a matter of endangered species and endangered habitat, but 
endangered scenery.
    This is an incredible place for people who have been there. 
It is incredibly scenic. It's the way Hawaii was and the way 
people want to enjoy it.
    The waterfall that is at the top of that river is really an 
amazing waterfall. It's straight out of the movies, if you've 
ever seen some of the great movies we have shot on Kauai, 
like--you know, if I said it, you would recognize them. It's 
that kind of waterfall. So that's a valuable addition.
    Again, the community is entirely supportive and is willing 
to find the wherewithal to make sure that this addition is 
absorbed in a way that is manageable.
    Mr. Pallone. I appreciate your explanation. Thanks a lot.
    Mr. Gilchrest. Thank you, Mr. Pallone.
    So was that Elvis Presley in ``Blue Hawaii''? Was that shot 
in that section of----
    Mr. Case. ``Blue Hawaii'' was shot down the street from 
here.
    [Laughter.]
    Mr. Case. If you've seen ``South Pacific,'' it may give you 
some sense of how this looks.
    Mr. Gilchrest. Elvis Presley immediately came to mind when 
you talked about the beauty of Hawaii.
    Mr. Case. I would be happy to sit here and continue to 
advertise my tourism industry, but you've got other stuff to 
do.
    Mr. Gilchrest. Mr. Bachus?
    Mr. Bachus. I would ask unanimous consent, or whatever I 
need to ask, that some supporting letters be put into the 
record.
    Mr. Gilchrest. Without objection.
    [NOTE: Letters of support for H.R. 2619 attached to Mr. 
Case's statement have been retained in the Committee's official 
files.]
    Mr. Gilchrest. Frank and I take your testimony seriously, 
so we want to canoe around the areas in question before we act 
on this legislation.
    Mr. Bachus. Absolutely. I actually have one letter I want 
to direct your attention to. Mr. Pallone asked about the State. 
The Parks Administrator for many of our parks wrote the State's 
endorsement. In the second paragraph he notes that he is a 
``Michigan Yankee'' who has moved to Alabama, and when he 
walked and canoed the river, he closes by saying, ``If any 
place in the country deserves and needs preservation and 
protection, it is the land proposed for the refuge expansion.''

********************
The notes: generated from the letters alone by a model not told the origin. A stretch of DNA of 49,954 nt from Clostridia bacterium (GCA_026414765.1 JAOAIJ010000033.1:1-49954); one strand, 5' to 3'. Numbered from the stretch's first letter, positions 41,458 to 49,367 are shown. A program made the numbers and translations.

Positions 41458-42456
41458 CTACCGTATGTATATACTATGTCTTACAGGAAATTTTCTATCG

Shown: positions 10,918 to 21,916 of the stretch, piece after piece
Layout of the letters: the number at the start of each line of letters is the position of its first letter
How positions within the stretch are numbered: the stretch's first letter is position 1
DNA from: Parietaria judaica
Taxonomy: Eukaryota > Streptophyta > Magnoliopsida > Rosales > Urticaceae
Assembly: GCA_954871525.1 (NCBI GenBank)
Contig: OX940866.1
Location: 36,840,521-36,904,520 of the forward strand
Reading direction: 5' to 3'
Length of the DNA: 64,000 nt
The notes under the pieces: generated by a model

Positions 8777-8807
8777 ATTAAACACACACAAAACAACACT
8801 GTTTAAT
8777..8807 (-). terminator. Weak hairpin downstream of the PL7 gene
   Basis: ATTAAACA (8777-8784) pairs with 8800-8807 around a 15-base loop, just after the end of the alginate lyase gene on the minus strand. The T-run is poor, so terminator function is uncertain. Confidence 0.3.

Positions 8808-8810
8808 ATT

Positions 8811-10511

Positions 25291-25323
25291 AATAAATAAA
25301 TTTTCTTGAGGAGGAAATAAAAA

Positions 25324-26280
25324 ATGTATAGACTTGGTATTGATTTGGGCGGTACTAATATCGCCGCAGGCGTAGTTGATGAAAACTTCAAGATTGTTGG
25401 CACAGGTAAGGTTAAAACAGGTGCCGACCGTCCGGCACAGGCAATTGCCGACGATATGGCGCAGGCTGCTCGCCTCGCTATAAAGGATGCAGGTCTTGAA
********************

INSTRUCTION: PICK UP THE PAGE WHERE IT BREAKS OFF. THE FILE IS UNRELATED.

Now, I'm sure he has not been to Hawaii. I have several 
times. But it looks like you're in Hawaii.
    Mr. Gilchrest. Thank you very much, gentlemen. We 
appreciate your testimony and we will act expeditiously on your 
requests.
    I ask unanimous consent that Congresswoman Ginny Brown-
Waite's testimony be included in the record, along with all of 
the attachments that are in this document.
    [The prepared statement of Ms. Brown-Waite follows:]

Statement submitted for the record by The Honorable Ginny Brown-Waite, 
  a Representative in Congress from the State of Florida, on H.R. 3056

    Chairman Gilchrest, Members of the Subcommittee:
    I thank you for taking the time to discuss my bill, H.R. 3056. 
Passage of this legislation is vital to my constituents in Cedar Key, 
Florida.
    In 1992, Congress made changes to the Coastal Barrier Resources 
System that have effectively protected environmentally sensitive 
communities. These changes have also deterred residents from building 
or buying lands that are prone to natural disasters, such as flooding 
and erosion. However, these maps were created using the technology 
available at the time: paper maps with longitude and latitude markings 
and hand-drawn boundaries and land masses. Today, we have digital 
technology available to more accurately depict where the Coastal 
Barrier Resources Act (CBRA) boundaries lay. Unfortunately, it has been 
discovered that the original intent of Congress is not being followed; 
this new technology shows that many areas should have been excluded and 
are not.
    Two such cases exist in my district in Cedar Key. Mr. & Mrs. Oliver 
and Ms. Smith bought their homes with the belief that they lived in an 
excluded area of the CBRA system. As you know, if you do not live in an 
excluded area you do not qualify for federal assistance, the most 
important being federal flood insurance. The Olivers and Ms. Smith have 
now had to purchase insurance from private agents, which can cost over 
six times more than a federal policy. The Olivers were also in the 
process of selling their home and have found that since this new 
determination, their home has depreciated by 50-percent.
    On September 10th I introduced H.R. 3056. This bill clarifies the 
boundaries of Unit P25 and the Otherwise Protected Area P25P of the